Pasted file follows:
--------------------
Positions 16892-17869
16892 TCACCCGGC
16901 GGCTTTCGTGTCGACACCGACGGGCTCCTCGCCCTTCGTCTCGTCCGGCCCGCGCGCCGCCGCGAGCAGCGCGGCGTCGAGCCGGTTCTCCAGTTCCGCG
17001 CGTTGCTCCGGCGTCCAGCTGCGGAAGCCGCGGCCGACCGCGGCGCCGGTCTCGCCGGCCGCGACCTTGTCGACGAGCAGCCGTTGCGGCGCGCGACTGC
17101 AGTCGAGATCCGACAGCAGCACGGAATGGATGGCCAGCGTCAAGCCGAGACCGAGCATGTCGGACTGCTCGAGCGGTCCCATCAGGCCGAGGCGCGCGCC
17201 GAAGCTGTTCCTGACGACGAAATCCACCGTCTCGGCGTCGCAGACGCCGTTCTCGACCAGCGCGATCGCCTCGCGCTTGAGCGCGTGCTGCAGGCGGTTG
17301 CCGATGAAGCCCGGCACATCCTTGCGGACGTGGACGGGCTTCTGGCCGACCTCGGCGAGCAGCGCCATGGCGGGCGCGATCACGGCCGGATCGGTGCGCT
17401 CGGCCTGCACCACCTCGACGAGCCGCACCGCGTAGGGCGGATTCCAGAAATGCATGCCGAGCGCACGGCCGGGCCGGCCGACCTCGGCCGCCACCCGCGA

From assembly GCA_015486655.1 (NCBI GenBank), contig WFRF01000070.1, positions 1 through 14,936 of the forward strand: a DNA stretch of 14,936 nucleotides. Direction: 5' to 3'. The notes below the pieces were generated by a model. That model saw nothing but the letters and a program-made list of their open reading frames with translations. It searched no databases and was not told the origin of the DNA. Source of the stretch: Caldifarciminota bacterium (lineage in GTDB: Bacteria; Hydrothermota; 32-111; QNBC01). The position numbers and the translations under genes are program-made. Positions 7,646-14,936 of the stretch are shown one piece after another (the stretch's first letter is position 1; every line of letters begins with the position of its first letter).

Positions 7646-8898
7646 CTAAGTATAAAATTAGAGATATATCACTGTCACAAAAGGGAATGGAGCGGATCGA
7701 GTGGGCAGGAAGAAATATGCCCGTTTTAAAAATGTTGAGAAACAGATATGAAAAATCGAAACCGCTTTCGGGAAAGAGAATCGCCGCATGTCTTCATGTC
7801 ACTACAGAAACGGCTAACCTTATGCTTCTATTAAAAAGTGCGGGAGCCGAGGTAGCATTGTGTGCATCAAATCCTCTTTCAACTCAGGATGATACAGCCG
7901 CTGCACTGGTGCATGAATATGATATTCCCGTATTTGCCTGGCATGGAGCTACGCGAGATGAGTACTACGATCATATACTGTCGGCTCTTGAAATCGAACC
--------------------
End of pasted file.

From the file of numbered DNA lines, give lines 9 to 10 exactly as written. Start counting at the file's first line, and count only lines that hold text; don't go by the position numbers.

From assembly GCA_015486655.1 (NCBI GenBank), contig WFRF01000070.1, positions 1 through 14,936 of the forward strand: a DNA stretch of 14,936 nucleotides. Direction: 5' to 3'. The notes below the pieces were generated by a model. That model saw nothing but the letters and a program-made list of their open reading frames with translations. It searched no databases and was not told the origin of the DNA. Source of the stretch: Caldifarciminota bacterium (lineage in GTDB: Bacteria; Hydrothermota; 32-111; QNBC01). The position numbers and the translations under genes are program-made. Positions 7,646-14,936 of the stretch are shown one piece after another (the stretch's first letter is position 1; every line of letters begins with the position of its first letter).

Positions 7646-8898